Another reminder of this connectionalism came during the service when the church installed a new associate pastor to serve the congregation. All ordained as elders or ministers in the PCUSA were asked to come forward for the laying on of hands, so El Jefe and I got to join in.

There was a very scary moment when a woman participating in the installation fainted as she tried to read the charge to the congregation. After several folks rushed to her side, the senior pastor led the congregation in prayer for her. In a few minutes she walked away, supported by two other people, and the EMS arrived to check her out. I don't know what the cause of her fainting spell was, but I pray that it wasn't serious and that she recovers quickly. We were very impressed with the way the senior pastor and the congregation handled the situation.

Those of you who read this and are not in Texas today: I wish I could send you our gorgeous weather. It is in the 50's, very sunny and not a cloud in the sky. What a beautiful day for a baptism! This was a day that the Lord made--we rejoice and are glad in it.

Friday, February 10, 2006

YES, I'm Miss Piggy!

You Are Miss Piggy

A total princess and diva, you're totally in charge - even if people don't know it.
You want to be loved, adored, and worshiped. And you won't settle for anything less.
You're going to be a total star, and you won't let any of the "little people" get in your way.
Just remember, piggy, never eat more than you can lift!

Thanks to Gord for this one.

True confession: If I wasn't going to post this if I didn't get to be Miss Piggy. She's always been my favorite!

Friday Five: The Long Goodbye

Songbird posted the weekly RevGalBlogPals Friday Five meme on the subject of saying goodbye today--so I'm playing.

1. How do you say goodbye to someone you will see again soon?

To friends, just "bye-bye", to El Jefe, Portia and Babs, "love you."

2. What is your favorite foreign word for "goodbye"?

Adios. Note the "dios" (God) contained in this Spanish word. Favorite goodbye phrase: Vaya con Dios (Go with God).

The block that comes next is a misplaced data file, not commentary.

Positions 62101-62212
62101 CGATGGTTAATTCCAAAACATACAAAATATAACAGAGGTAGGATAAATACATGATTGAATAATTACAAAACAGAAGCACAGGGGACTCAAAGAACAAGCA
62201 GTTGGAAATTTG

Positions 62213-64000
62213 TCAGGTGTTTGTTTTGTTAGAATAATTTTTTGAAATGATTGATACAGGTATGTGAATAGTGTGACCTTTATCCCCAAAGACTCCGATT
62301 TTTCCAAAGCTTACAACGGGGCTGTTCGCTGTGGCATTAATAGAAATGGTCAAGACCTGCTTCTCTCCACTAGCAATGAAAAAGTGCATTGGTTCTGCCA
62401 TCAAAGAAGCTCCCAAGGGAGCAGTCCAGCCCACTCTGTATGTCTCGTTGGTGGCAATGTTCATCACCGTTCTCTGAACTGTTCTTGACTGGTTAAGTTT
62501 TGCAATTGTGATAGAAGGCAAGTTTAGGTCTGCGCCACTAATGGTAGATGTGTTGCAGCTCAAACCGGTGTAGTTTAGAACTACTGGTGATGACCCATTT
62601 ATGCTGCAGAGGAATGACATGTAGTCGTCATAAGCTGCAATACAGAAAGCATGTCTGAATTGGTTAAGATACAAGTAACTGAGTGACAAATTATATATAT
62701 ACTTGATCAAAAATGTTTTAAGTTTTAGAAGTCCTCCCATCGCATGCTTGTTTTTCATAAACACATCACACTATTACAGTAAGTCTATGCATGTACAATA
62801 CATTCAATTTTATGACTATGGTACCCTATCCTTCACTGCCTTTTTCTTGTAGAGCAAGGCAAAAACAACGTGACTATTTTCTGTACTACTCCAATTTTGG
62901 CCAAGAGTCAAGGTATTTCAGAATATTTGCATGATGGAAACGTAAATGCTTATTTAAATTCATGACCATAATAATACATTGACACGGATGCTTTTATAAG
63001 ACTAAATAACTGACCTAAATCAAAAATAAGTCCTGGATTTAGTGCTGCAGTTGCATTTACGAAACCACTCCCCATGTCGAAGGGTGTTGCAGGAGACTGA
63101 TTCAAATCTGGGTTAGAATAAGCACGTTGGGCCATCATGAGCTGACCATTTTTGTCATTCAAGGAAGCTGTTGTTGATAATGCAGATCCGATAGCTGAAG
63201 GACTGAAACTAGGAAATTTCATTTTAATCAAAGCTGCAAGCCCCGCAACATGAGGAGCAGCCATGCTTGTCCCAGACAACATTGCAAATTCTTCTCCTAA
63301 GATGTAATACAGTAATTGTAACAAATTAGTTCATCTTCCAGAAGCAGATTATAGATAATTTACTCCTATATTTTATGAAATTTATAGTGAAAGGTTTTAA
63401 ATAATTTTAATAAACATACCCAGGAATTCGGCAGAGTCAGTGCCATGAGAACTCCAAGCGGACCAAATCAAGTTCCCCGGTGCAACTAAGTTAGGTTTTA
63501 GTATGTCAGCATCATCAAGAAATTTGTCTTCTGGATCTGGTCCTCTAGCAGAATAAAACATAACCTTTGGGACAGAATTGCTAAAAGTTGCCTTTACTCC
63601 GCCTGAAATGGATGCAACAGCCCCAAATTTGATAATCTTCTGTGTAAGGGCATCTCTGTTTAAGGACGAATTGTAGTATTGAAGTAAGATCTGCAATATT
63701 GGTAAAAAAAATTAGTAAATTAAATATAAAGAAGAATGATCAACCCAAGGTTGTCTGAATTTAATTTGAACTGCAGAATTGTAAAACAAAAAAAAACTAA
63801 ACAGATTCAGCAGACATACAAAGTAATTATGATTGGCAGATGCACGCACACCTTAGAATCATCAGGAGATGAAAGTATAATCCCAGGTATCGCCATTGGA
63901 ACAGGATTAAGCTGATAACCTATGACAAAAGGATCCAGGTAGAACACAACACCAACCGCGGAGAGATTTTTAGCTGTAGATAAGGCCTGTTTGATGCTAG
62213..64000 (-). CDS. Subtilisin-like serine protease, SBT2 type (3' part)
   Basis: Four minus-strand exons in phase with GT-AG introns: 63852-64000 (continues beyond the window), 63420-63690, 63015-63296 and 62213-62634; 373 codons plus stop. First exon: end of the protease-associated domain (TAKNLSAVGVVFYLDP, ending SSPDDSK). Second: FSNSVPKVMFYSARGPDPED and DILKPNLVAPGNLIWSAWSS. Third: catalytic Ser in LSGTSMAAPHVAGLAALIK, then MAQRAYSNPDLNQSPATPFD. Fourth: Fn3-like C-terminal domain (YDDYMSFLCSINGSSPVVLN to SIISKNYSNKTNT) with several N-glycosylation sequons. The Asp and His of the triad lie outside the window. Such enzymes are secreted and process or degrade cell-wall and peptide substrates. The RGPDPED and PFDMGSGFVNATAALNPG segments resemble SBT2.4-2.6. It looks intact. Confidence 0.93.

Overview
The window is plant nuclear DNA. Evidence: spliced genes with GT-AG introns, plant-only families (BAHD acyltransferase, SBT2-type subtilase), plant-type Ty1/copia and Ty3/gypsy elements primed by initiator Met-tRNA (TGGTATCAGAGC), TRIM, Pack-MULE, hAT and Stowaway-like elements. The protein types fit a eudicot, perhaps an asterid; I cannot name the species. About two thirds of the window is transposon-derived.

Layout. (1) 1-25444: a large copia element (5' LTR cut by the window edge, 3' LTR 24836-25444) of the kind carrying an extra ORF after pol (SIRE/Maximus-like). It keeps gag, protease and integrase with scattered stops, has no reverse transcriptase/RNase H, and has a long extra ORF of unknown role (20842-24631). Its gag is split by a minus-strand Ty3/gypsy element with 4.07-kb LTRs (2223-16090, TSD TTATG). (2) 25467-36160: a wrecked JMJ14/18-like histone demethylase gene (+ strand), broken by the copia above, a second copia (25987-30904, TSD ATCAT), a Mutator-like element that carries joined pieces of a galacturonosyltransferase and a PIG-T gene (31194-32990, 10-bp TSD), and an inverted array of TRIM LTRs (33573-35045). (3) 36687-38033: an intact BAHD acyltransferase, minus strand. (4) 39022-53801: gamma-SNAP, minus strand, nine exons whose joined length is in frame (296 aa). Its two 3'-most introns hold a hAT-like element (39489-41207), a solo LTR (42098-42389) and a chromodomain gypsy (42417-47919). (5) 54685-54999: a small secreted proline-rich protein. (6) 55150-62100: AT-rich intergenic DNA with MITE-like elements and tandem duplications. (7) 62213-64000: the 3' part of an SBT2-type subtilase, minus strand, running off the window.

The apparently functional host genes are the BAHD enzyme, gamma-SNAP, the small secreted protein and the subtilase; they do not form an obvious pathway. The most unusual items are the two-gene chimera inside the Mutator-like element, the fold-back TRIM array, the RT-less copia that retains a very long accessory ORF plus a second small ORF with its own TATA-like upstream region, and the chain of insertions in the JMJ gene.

3. Have you ever planned a special farewell for someone or had one planned for you?

I've helped plan countless farewell parties over the years for people leaving my workplace, church or social/charitable organizations. I can't remember having one given for me, but then I haven't moved in my adult life since I moved to Houston from San Antonio when I married El Jefe. Okay, now you've made me feel like a stick-in-the-mud!

4. What is the hardest goodbye you have had to say?

Excluding goodbyes associated with funerals and memorial services for loved ones, it was saying goodbye to Babs when we left her at college her freshman year because Portia was already in college and I was facing the "empty nest". A few days later when we took Portia to the airport so she could fly up to her college to begin her junior year, I found it just as difficult to say goodbye to her.

4. What is the most romantic goodbye you have seen in a movie?

A Tale of Two Cities--"It is a far, far better thing I do than I have ever done. It is a far, far better rest I go to than I have ever known."

Bonus Question: Which von Trapp child would you like to be in "So long, Farewell"? Liesel.

Songbird's LH will be out-of -state on a two month work assignment, which prompted the topic. I hope the days seem to fly by for both of them!

Wednesday, February 08, 2006

Jesus the Samaritan?

Tonight I was leading a group at church studying the Gospel of Luke. We were discussing the parable of the Good Samaritan and I was encouraging everyone to look for more in the story than the traditional "morality play" presented in Sunday School and VBS.

That's when we all had an "ah-hah" moment, courtesy of some observations by Scott M. He said that as he was reviewing this very familiar scripture before class he asked himself why the Samaritan in the story was traveling on the road from Jerusalem to Jericho. That is a long way from Samaria. The Samaritan was in hostile territory, given the traditional enmity between the Samaritans and the Jews. What was he doing there?

Then it occured to him: Jesus is the Samaritan in the parable.

Jesus was a stranger--the son of God--in a hostile enviornment. He reaches out in compassion to the man in need of rescue when the religious people ignored him. Notice that the man's nationality isn't identified. We don't know whether he was a Jew, a Roman, a Greek or fellow Samaritan, which emphasizes that Jesus came to save both Jews and Gentiles. The Samaritan in the story saves the injured man and purchases his well-being by paying the innkeeper. Similarly, Jesus purchased our salvation with his blood on the cross.

What do YOU think? Could Jesus be the Samaritan?

QG for Arbitrator ?

Take the quiz:
What is your political orientation?

You're a WUNist! (World United Nationalist.) You hold beliefs that fall in the range between the views of the democrats and republicans. You're probably in support of globalization. You like to compromise and you're a level-headed person that considers what's best for everyone. You enjoy when conflicts are solved and you're usually the person best qualified to solve them.